1. The Roman rhetorical tradition gives us the method of loci, which is a way to remember things based on physical location, which we humans are particularly good at. For example, for your bank account, you could use the password “3 blocks north of Glendale” — just associate some location you know about with the bank (it shouldn’t even be the bank, just some other location) and just associate the location with the password. You’ll find it quite easy to remember things like this, but it’s incredibly difficult to guess.
  2. If you use a lot of websites, you can make your own mnemonic device to create complicated but easy to remember passwords based on the website name. For example, you can think of what song you might associate with a particular webpage, and then create a password from some of that song’s lyrics, taking the second letter of each word. You can also use colors from the page, the name of the page, mental associations, or something based on how you first found the site, among others. The point it to create a rule that you remember, so that even if you forget a particular password you can remember how you came up with it. University of Cambridge researchers found that mnemonic passwords were just as strong as “random” text strings.

…folk belief is that random passwords are better than those based on mnemonic phrases. However, each appeared to be just as strong as the other.


From reading above, I hope you appreciate how advanced password storage has become. Hackers have also appreciated this. It’s become far more profitable to ask users for their passwords directly rather having to tackle the intractible computational problems involved with cracking.

For this reason, phishing and its variants are much more common today. Phishing is when an authentication provider is spoofed by an impostor with the intent of collecting authentication credentials. Spear phishing, where a user is sent a personalized message pretending to be a known service, has proven to be a particularly effective. Is such an attack, the attacker might have knowledge that the target user has recently ordered something from Amazon, so they would send an email pretending to be Amazon saying that there is a problem with the order. The user, not percieving such an email as suspicious, might then sign in to a bogus page upon which the password is collected.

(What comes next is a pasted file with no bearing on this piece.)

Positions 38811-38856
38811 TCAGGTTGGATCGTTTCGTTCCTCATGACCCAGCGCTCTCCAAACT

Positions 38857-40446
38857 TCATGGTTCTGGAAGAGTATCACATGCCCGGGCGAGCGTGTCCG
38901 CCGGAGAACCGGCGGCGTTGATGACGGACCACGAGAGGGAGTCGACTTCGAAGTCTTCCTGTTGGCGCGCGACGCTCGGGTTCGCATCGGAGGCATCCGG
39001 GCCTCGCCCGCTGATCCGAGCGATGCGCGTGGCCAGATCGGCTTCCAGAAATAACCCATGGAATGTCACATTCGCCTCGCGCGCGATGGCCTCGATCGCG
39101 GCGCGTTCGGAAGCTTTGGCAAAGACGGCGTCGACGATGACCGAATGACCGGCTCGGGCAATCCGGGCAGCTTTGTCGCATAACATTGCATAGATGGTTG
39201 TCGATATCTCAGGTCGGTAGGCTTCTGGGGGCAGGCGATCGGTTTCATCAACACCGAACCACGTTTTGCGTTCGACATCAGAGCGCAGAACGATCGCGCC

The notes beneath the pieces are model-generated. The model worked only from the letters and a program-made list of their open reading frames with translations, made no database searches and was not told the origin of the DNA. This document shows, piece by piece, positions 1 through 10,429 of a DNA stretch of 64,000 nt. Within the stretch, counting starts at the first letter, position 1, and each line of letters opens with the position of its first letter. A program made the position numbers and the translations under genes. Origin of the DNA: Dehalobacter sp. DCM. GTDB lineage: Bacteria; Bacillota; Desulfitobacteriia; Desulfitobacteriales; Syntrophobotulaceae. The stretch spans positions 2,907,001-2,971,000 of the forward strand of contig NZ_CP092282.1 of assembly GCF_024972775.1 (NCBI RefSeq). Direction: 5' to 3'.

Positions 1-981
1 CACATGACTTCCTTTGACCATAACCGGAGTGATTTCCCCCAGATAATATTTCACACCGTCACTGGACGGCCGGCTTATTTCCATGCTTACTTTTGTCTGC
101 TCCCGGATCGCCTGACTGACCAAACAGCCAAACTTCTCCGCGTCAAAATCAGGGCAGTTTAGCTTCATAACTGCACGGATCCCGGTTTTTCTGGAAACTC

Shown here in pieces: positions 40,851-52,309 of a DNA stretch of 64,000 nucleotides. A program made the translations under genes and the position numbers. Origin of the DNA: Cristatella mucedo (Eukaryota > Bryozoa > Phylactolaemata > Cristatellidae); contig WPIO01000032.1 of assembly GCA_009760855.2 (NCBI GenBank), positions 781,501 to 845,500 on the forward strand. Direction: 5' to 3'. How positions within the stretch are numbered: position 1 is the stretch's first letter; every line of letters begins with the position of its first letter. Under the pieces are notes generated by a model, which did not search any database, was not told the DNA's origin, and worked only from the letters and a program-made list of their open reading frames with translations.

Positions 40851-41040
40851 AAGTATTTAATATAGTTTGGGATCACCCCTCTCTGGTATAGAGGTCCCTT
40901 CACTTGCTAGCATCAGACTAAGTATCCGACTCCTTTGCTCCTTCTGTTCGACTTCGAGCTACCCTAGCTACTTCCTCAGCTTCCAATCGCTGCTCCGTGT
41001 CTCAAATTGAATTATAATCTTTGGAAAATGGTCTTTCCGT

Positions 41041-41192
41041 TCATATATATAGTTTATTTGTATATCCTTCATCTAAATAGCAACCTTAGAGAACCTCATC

Phishing traditionally happens through emails, although more recent attack vectors such as tabnabbing happen online. In tabnabbing, malicious javascript changes the look of a page to that of a familiar service, with the hope of collecting login information from users. To avoid these kinds of attacks, it’s important to always glance and see whether the URL is what it should be when you are doing your online business:

checking the url on a page

Better authentication

There are three general approaches to human authentication :

  1. Something unique you know (eg. passwords, PINs)
  2. Something unique that you have (eg. keys, badges, smart cards)
  3. Something unique about you (eg. fingerprints, retina, DNA)

Indeed, passwords fall entirely into the first category. On the other hand, in the real world, most physical security involves “something you have”, usually a key. Increasingly, this is being applied to the digital realm, so that to authenticate you need to something with you, and not only a password.

two factor authentication

Two factor authentication, where you have a physical key generator as well as a password you know, has been around in industry for a while. It’s the standard for ATM withdrawls — you have the card, and you also know something (the PIN). It’s now being introduced to the online world when Google recently introduced two factor support for accounts, which you should enable if you want to increase the security of your account.

There are problems with physical keys as well - especially when they can be easily stolen. Common house keys can even be copied from photos taken hundreds of feet away. Fingerprints or DNA can be faked or lifted off of your body. Online, there is a problem with lack of implementation and support — for example, the iOS email client on iPhones currently doesn’t directly support two-factor authentication.


“100% secure” isn’t possible, because of the sheer number of players involved in authentication — but keeping your online accounts reasonably secure isn’t hard. If you run a site that has user logins, ensure that you’re using the appropriate cryptographic techniques. And if you’re a user, create complicated but memorable passwords using mnemonics that you don’t share between sites. If you follow these simple steps, you can minimize the chance that you will end up being the victim of an account hijacking.

We may never know what Steve Job’s passwords were, but that’s a good thing.